As described above, the protester had several opportunities to address its performance of the defaulted contract or to explain what efforts the firm would take to mitigate future performance risks. ERKA's responses to the agency's discussions, however, neither demonstrate why it should not be held responsible for the default termination nor provide any statement as to how the firm would mitigate future performance risk to the agency.[6] See id., Tab 14A, First Discussions at 3 and Tab 14B, Second Discussions at 3. To the extent that the protester contends that its positive performance on other projects should have outweighed the negative past performance presented by the defaulted contract and other contracts, this disagreement does not demonstrate that the CO's judgment with respect to the firm's past performance was unreasonable.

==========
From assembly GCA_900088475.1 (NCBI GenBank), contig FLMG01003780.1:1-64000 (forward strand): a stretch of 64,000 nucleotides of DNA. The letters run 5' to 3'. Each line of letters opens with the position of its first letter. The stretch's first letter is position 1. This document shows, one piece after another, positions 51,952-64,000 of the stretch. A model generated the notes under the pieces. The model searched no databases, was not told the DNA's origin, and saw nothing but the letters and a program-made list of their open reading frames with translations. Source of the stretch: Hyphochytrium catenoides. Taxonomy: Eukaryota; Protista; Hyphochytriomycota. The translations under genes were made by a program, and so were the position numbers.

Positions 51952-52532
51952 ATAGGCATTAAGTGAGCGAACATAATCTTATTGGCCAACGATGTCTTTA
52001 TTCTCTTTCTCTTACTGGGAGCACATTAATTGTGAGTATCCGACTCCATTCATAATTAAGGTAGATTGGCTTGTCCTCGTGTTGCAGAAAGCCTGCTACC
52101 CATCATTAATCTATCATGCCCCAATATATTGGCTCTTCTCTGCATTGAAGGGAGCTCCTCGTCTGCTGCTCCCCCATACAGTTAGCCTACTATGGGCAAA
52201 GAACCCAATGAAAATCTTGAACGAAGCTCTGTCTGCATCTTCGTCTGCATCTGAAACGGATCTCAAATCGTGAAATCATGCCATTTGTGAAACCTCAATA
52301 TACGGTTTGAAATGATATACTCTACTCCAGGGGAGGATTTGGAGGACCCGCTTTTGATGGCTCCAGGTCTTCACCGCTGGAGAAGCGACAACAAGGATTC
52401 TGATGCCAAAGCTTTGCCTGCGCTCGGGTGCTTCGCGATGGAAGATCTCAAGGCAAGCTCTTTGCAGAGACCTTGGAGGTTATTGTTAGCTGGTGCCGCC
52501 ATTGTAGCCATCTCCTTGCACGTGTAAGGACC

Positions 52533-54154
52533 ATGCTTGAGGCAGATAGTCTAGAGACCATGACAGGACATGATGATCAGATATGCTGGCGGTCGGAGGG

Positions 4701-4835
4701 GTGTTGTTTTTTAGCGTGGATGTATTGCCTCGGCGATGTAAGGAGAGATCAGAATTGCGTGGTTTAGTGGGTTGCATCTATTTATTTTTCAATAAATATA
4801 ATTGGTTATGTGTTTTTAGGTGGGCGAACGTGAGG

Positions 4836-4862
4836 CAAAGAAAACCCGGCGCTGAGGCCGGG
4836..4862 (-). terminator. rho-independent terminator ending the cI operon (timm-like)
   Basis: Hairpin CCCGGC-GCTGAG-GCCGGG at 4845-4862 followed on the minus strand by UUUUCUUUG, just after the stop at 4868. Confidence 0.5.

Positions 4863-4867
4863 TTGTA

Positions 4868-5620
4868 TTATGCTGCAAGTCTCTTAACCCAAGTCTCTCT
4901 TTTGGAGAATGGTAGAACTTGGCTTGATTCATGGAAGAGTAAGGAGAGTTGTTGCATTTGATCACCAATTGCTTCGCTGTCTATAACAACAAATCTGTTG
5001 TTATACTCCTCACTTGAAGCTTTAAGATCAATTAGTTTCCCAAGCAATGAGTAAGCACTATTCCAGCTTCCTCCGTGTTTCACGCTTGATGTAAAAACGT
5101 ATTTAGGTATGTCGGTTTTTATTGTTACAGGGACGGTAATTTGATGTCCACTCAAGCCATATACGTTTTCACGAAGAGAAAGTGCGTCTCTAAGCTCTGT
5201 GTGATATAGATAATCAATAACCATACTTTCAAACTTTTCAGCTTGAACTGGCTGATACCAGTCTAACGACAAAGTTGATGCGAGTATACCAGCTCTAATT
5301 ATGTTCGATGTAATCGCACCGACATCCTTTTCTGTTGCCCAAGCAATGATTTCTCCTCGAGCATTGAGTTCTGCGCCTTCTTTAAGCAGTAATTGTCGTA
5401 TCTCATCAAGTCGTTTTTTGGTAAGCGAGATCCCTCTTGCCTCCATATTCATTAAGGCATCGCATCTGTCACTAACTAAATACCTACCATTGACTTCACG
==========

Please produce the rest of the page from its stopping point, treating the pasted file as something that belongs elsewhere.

With respect to the CO's consideration of the Eagle Family Housing contract, we disagree with the protester that the agency could not properly consider this termination in its responsibility determination because the matter has been appealed to the ASBCA. See MCI Constructors, Inc., B'240655, Nov. 27, 1990, 90-2 CPD para. 431 at 4. An agency may properly rely upon its reasonable perception of a contractor's inadequate performance even where the contractor disputes the agency's position. See MAC's Gen. Contractor, B-276755, July 24, 1997, 97-2 CPD para. 29 at 3-4.